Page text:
My friend Oliver Schinkten knows 150 awesome human beings. They’re students in his Communities and leadership classrooms at Oshkosh North High School, and they routinely do amazing things.
Last year, each student in Communities found and interviewed a local veteran of World War II, the Vietnam War, or the Korean War. They prepared questions, conducted and recorded hour-long interviews, edited them into stories, and created keepsake DVDs for the veterans and their families. The students then planned and ran an event celebrating the service of these people and presenting them with the DVDs. Afterward, many families contacted Oliver to tell them how moving and powerful the experience was, and how the DVD was a priceless heirloom they would pass down for generations.
Pretty awesome stuff for high schoolers.
Or how about the hydroponics lab that the students are building? It isn’t just a 48-foot long hoop house that will raise fish and fresh vegetables around the year to be used in the cafeteria and sold locally. It’s also a STEM Learning Center, creating a living lab for students from Oshkosh North and offering educational tours to school groups from around the area.
And it’s being funded, designed, built, and staffed by high school students.
People often assume that Oliver is teaching a gifted class, but he has public-school students from all different backgrounds, with a variety of historic levels of achievement. He says that the difference is authenticity. When students realize that what they are doing matters and is real, they engage, and the results speak for themselves.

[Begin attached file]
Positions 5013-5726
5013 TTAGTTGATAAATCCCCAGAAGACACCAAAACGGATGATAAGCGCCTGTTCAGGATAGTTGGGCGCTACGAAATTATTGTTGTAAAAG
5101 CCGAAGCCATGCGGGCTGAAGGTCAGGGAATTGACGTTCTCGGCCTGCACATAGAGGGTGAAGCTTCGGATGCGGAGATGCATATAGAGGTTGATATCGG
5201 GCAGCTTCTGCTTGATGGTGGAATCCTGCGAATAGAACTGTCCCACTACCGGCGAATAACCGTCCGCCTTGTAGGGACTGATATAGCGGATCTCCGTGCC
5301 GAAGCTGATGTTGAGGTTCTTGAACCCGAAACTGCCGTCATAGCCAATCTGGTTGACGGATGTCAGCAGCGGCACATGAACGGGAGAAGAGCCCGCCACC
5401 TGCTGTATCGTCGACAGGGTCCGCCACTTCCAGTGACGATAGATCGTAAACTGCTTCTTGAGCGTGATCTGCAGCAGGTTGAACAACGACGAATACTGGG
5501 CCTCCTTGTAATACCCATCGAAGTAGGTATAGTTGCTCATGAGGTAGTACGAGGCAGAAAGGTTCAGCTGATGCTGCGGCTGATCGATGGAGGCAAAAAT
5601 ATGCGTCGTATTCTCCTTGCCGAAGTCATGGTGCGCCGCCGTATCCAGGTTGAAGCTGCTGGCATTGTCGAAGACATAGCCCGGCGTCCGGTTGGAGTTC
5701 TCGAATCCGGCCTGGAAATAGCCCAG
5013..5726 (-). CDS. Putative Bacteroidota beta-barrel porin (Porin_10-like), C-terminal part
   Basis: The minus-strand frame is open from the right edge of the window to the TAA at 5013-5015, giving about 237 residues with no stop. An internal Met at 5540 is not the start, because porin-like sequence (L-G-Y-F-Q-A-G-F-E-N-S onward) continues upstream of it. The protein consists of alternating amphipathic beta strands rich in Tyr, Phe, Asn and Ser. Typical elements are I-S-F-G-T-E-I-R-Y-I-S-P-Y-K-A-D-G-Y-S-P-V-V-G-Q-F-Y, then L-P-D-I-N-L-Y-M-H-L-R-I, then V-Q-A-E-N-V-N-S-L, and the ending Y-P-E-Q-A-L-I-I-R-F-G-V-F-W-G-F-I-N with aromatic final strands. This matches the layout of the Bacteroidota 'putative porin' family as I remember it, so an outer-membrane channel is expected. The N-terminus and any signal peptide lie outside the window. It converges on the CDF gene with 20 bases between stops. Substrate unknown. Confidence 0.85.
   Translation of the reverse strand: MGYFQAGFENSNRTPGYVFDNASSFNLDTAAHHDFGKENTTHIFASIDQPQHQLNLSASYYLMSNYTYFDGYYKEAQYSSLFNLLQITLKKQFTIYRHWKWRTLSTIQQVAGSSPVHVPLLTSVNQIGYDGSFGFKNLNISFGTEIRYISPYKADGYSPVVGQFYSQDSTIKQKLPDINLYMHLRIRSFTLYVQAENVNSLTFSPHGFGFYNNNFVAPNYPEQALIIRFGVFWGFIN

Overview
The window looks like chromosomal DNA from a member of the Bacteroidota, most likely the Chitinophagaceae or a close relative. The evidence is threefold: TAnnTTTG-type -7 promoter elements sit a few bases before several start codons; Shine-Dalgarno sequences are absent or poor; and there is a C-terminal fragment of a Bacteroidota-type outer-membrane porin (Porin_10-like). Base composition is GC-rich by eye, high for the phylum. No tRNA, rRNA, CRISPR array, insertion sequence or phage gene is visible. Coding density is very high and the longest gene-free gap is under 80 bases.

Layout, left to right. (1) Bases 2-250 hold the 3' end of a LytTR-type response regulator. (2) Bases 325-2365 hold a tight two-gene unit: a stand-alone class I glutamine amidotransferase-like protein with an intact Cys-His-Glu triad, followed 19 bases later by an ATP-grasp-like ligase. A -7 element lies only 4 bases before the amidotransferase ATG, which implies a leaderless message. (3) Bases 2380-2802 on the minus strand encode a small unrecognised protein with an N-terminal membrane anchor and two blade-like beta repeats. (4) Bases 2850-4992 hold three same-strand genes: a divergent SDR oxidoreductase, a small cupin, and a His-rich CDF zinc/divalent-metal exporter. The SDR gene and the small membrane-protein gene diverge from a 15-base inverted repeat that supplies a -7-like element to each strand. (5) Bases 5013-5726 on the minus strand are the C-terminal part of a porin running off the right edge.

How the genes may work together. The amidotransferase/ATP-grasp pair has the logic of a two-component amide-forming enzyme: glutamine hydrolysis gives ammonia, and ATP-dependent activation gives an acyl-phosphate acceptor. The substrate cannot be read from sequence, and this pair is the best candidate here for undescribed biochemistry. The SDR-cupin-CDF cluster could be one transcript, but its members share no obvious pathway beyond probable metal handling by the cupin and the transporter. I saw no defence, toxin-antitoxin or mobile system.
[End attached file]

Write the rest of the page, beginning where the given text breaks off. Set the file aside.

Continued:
These students, who couldn’t even vote, appeared on local TV, radio, and street corners encouraging the rest of us to do so.
So, Oliver’s students are achieving spectacularly, but what else are they getting out of their experience? For one, they are learning content: the history of the conflicts in World War II, Korea, and Vietnam; the symbiosis between fish and plants within a closed ecosystem; the impact of media on election cycles. In addition, they are learning to think critically and creatively, to innovate and solve problems, to communicate and collaborate. They are learning all of this while connecting to and enriching their communities.
That’s perhaps the most amazing outcome of all. Students are learning compassion. After the powerful impact of numerous altruistic projects last year, this year’s students are eager to select more projects that make a difference. They want to do good.
Who woulda thunk you could teach compassion?
Oliver Schinkten woulda thunk. In fact, he’s beginning to describe the altruistic innovations of his students as “Compassion-Based Learning.”
Some people fear what will happen when the next generation takes over. I don’t. I’ve seen what the next generation is capable of, and it’s pretty amazing stuff.